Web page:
Carpal Tunnel Syndrome
Aches and pains in the hand or wrist, numbness or pins and needles in the fingers and weakness when trying to grip something are all signs of Carpal Tunnel Syndrome (CTS). If you do a search on ‘Dr.Google’ for information about CTS you’ll find that it’s all linked with squeezing of a nerve that runs through the wrist. The tissues within the carpal tunnel of the wrist swell and the Median Nerve gets compressed and this triggers the symptoms.
So what do you do if you have these symptoms? The various websites recommend resting the hand, wrist and arm, using anti-inflammatory medication and pain killers, and maybe trying splints to support the wrist. If you’re lucky the problem eases and clears. If you’re not so lucky the problem doesn’t clear or reappears after a short while when you start using your hand again. This is when the GP will start talking about steroid injections and possibly referral for surgery which cuts through the carpal tunnel and releases the nerve.
The NHS website does give a quick mention about how yoga or acupuncture may help with CTS. Osteopathy doesn’t get mentioned because of the lack of research. However, as osteopaths we’re interested not only in the symptoms but also asking why the problem started in the first place. If you don’t have a good idea as to what triggered the CTS then even if you ease or clear the symptoms the chances are they’ll return in some form.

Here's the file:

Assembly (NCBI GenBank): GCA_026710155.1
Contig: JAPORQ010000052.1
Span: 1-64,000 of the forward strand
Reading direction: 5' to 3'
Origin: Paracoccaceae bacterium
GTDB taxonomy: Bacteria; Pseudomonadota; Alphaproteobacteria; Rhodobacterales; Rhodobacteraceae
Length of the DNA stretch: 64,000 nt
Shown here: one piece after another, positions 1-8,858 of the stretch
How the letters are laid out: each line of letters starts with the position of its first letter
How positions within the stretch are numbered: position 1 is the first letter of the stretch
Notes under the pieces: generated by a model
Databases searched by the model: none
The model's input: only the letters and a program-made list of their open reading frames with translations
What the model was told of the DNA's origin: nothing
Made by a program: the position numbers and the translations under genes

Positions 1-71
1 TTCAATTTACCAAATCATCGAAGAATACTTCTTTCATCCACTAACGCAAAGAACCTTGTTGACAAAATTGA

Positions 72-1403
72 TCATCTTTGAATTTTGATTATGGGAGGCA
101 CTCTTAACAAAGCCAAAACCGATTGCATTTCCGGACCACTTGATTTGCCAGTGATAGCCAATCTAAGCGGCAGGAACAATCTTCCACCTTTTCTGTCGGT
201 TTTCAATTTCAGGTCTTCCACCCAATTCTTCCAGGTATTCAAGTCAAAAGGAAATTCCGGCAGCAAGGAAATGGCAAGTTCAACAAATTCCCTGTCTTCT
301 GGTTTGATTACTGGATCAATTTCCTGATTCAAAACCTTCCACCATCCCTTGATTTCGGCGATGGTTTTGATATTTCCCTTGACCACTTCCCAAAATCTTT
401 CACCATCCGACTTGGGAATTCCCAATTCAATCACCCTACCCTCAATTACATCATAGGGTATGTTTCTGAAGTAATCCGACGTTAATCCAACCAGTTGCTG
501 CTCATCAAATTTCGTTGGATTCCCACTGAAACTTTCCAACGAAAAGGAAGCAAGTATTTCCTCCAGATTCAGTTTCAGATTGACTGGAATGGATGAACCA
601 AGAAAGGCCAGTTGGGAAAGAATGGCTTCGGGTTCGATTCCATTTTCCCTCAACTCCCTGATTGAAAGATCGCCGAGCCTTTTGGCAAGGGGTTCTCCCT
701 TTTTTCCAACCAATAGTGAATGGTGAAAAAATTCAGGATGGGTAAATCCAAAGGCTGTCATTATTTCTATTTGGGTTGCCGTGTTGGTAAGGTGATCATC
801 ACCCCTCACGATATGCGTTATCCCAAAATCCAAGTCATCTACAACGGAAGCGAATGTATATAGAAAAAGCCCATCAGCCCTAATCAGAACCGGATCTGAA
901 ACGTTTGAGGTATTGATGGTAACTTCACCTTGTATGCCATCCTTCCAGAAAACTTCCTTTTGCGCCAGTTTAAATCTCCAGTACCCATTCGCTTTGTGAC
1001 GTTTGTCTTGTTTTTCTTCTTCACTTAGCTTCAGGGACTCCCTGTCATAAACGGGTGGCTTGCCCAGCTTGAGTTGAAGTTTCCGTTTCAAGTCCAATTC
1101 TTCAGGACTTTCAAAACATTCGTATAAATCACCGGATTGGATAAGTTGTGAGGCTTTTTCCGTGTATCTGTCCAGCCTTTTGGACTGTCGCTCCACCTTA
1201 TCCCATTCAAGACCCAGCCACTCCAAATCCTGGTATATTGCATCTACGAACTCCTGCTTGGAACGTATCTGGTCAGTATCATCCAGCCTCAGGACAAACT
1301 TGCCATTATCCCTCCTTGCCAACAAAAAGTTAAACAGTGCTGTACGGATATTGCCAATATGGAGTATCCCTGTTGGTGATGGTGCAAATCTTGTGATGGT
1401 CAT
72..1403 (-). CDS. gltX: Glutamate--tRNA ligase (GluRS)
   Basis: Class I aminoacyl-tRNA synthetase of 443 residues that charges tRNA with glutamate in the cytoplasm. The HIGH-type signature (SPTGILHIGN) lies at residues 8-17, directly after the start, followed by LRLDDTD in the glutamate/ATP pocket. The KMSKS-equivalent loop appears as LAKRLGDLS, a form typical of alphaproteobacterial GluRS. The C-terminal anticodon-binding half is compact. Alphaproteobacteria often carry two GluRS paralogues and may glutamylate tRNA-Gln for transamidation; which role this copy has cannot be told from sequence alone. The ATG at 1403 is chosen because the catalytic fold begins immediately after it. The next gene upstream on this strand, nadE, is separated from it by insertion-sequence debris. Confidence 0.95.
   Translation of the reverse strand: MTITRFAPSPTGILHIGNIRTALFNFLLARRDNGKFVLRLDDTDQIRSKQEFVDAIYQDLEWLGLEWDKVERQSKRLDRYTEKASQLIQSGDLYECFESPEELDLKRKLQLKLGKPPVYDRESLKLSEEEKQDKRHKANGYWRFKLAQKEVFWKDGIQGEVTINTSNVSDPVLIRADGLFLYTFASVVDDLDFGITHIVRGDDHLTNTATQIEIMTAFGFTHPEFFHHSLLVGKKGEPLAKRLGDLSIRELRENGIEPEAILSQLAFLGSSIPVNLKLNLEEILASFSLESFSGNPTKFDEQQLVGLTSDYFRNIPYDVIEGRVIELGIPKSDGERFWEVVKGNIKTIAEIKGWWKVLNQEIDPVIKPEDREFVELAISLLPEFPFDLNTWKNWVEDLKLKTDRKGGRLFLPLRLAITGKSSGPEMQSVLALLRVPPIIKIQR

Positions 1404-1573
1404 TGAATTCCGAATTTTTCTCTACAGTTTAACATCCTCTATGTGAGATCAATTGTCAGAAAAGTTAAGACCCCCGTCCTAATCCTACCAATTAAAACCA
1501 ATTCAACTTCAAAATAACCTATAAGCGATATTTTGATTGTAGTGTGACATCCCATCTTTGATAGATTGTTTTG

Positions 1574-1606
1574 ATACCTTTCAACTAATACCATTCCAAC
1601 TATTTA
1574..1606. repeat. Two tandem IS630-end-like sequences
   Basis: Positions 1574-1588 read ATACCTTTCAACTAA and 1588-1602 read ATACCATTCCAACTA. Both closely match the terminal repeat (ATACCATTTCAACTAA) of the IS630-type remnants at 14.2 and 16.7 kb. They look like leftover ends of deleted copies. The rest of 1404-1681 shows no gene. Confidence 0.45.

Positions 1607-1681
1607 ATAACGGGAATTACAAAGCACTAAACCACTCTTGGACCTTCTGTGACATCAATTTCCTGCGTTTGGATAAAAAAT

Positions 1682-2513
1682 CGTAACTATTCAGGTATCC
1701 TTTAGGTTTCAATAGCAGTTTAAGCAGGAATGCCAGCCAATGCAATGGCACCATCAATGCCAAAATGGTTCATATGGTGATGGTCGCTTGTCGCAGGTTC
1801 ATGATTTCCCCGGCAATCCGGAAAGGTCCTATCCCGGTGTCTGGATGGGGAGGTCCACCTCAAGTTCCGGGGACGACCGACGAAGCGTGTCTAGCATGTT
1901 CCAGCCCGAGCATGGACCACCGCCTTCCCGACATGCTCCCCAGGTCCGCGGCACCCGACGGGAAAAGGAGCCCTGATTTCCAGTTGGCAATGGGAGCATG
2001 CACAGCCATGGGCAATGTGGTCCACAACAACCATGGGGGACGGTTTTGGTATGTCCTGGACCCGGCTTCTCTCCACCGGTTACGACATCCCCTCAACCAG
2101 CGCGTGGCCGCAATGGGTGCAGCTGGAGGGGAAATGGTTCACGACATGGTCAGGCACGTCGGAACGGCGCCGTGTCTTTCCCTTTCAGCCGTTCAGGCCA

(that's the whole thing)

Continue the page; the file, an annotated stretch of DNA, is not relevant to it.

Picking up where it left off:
Pregnancy, being overweight, jobs or hobbies that repeatedly strain the wrist and hand, or old wrist injuries and arthritis can all contribute to developing CTS. On top of this osteopaths would also look at the subtler ways that will mechanically put additional strain on the hand, wrist and arm. This is why we would always look at the associated shoulder and how it attaches to the upper back and neck.
If there’s a tendency to hunch the back and roll the shoulder forward, which maybe the result of slumping at a desk, it means that the whole of the arm and hand will mechanically be held in a position where it may not work efficiently. It’s this mechanical strain that may contribute to arm, wrist and hand symptoms. Unless you want the CTS symptoms to return or other aches and pains to appear then osteopaths would argue that the underlying problems have to be addressed. Besides, the surgical options should really be a last resort.« back